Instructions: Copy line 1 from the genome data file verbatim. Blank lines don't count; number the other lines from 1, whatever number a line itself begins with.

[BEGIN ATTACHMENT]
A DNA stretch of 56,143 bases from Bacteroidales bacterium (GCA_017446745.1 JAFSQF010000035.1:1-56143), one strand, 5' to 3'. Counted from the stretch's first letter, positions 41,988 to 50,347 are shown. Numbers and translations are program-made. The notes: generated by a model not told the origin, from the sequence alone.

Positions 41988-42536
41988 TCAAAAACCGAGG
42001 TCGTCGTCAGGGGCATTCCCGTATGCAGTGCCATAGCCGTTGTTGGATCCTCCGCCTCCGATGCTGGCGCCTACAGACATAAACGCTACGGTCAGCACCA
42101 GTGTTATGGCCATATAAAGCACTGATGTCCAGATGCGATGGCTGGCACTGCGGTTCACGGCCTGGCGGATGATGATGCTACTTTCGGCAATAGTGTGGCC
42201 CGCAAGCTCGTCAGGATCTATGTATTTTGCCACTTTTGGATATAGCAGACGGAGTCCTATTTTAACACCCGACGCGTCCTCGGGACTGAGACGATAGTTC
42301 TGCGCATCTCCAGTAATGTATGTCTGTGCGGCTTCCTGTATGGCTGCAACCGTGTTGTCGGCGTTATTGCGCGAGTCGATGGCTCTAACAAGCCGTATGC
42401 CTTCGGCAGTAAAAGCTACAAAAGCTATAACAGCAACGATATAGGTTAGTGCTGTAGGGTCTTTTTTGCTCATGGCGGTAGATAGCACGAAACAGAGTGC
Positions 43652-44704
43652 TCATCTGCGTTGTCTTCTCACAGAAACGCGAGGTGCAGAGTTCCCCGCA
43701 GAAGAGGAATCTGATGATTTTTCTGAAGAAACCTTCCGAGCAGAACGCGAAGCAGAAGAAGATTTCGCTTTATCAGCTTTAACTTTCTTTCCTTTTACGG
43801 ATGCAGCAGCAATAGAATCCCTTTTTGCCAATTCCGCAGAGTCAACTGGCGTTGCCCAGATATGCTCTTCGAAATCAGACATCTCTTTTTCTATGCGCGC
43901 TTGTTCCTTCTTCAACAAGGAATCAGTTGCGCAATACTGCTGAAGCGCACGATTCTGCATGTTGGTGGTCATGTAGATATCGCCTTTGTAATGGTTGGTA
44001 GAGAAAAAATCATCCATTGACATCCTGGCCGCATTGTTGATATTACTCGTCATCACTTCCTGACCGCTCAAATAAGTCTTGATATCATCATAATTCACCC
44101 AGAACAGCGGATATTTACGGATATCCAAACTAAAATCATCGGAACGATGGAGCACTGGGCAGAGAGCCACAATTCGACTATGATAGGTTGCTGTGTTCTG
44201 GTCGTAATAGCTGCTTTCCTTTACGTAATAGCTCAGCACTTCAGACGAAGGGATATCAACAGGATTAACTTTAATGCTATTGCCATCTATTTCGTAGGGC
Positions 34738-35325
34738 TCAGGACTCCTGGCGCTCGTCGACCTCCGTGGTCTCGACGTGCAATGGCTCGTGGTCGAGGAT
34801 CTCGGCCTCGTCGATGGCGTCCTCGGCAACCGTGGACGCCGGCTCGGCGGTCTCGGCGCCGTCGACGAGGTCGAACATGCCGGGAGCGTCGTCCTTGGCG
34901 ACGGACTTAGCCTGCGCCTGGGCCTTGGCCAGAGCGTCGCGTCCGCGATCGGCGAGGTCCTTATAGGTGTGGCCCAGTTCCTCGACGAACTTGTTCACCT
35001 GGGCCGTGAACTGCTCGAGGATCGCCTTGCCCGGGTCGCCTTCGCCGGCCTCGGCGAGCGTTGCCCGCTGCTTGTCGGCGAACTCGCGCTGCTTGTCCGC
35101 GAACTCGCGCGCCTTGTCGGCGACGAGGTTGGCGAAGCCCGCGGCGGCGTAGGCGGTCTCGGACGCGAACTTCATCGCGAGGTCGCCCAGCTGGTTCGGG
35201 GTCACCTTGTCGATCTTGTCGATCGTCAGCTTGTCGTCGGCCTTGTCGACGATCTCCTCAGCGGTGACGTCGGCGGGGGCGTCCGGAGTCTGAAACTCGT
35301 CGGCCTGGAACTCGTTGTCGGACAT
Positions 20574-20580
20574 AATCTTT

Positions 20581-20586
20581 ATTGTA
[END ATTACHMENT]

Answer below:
A DNA stretch of 56,143 bases from Bacteroidales bacterium (GCA_017446745.1 JAFSQF010000035.1:1-56143), one strand, 5' to 3'. Counted from the stretch's first letter, positions 41,988 to 50,347 are shown. Numbers and translations are program-made. The notes: generated by a model not told the origin, from the sequence alone.